The venue catered the event and the food received rave reviews all round. The canapés were served at the tables in line with Covid restrictions and a barbecue was the main course. "My husband is a big foodie and loves barbecue food. So, he was really pleased when we were called up to be served first," Charlotte says.
Stress over money and ideas just isn't worth it. It's about you and your soulmate joining together forever. That's the main focus.
The bride chose a beautiful blush pink Ronald Joyce gown, Nora. "It was so delicate and everything I'd pictured. I felt like it'd been designed just for me," she says. She'd actually seen it online before heading to Christina K Bridal in Maidstone to try it on, so was super-excited. It was a worrying time when the dress was held up due to the pandemic, but the boutique managed to get it in time and combined with a heroic effort from the in-house seamstress all was well in the end. Charlotte completed the look with a cathedral-length veil, droplet cubic zirconia earrings, a matching necklace, and her nan's bracelet (her something old).
Steven wore a navy three-piece suit with a subtle tan check. He paired it with tan brogues and a paratrooper-maroon bow tie. The groomsmen wore matching navy suits, which they each accessorised with a maroon tie given to them by the bride and groom. The couple's son, Vinny, looked super-smart in his matching suit, which he loved wearing.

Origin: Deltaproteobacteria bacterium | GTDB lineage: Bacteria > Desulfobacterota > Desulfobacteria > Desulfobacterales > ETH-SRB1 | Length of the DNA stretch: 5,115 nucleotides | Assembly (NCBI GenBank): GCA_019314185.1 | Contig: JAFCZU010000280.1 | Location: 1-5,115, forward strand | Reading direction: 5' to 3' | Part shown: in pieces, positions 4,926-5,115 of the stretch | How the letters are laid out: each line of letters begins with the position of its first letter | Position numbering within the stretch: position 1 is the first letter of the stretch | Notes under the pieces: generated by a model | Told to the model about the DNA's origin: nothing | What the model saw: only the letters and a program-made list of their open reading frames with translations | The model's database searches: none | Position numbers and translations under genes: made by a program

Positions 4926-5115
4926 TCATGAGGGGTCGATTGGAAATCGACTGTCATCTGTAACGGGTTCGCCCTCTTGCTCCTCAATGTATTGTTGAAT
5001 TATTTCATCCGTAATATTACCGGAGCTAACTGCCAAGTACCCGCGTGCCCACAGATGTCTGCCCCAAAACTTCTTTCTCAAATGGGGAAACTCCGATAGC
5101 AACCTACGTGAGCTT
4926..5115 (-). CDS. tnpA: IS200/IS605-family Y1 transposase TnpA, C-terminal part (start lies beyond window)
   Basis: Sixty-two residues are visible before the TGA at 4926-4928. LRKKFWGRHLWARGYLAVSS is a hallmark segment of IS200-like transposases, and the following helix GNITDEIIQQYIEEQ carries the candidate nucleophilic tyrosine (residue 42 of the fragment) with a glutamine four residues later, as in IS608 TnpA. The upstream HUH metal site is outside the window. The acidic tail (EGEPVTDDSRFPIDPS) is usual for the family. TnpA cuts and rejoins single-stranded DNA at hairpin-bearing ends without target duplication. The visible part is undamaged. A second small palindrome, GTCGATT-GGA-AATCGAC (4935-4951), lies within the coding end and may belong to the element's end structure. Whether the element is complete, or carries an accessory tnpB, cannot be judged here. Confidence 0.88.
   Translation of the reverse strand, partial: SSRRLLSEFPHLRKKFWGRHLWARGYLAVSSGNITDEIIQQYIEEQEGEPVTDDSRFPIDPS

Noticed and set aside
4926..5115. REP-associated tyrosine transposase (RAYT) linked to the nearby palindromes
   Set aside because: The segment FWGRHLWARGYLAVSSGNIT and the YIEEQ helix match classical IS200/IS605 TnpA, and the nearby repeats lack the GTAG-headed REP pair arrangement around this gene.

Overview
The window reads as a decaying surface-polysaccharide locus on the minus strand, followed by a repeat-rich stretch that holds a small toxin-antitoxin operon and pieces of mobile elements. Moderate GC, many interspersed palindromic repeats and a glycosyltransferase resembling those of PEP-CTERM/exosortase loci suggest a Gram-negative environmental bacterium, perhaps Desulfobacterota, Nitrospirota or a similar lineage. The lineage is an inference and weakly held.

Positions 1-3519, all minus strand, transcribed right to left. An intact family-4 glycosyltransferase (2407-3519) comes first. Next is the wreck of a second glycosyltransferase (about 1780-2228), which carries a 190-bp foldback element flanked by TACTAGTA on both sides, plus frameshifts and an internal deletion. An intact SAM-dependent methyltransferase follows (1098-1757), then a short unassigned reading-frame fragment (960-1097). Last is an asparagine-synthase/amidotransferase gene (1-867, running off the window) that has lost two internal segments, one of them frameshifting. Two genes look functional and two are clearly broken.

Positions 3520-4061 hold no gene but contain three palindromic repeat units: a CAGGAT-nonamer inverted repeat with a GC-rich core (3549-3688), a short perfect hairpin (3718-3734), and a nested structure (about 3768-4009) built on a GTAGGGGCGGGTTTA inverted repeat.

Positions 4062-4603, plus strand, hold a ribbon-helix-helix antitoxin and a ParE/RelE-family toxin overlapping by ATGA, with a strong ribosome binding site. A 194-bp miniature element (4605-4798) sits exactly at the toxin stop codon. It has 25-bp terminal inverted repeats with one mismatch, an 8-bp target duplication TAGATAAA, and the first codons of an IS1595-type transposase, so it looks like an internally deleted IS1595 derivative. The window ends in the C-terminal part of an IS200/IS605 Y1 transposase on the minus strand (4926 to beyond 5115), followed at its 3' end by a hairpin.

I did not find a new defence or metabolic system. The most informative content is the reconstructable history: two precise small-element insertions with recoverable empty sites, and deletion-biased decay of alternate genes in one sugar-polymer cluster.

The bridesmaids wore beautifully flattering maroon dresses. Charlotte had bought each of the ladies a pair of sandals and blush pink flowers for their hair, which were included in their thank-you gifts given to them the night before.
Celebrations had to be scaled back due to Covid restrictions, but the couple are in the process of planning a one-year anniversary reception disco, lovingly referred to as their happily-ever-after party. But all assembled on the wedding day still had a great time safely! After the wedding breakfast and speeches everyone took part in a Mr and Mrs quiz. The family had been staying in touch during lockdown with Zoom quizzes, so this seemed like the perfect activity. The winning table was awarded a bottle of wine, which the champs didn't hesitate to crack open then and there!
After they’d cut the cake the newlyweds made their way to their hotel while guests stayed on chatting, singing and generally having the best time. “What a beautiful way to introduce our families to each other. I genuinely couldn’t ask for more. My family are my world,” Charlotte shares.
Charlotte remembers, “We both thought we’d be nervous, but I’d waited a long time to marry my soulmate and couldn’t wait. Once the walk down the aisle had happened, I was relaxed all day.
“I was so pleased with all of our suppliers. Everyone was incredibly understanding at such a difficult time for the industry. I’m particularly grateful to our photographer Nandi. She made us feel so comfortable while she was taking the getting-ready shots. She just felt like one of my bridesmaids and I think the pictures turned out better for it.”
When people were losing their loved ones and livelihoods, however disappointing it was to cut things down, or worry about 'what if,' it felt minuscule in comparison to what others were dealing with.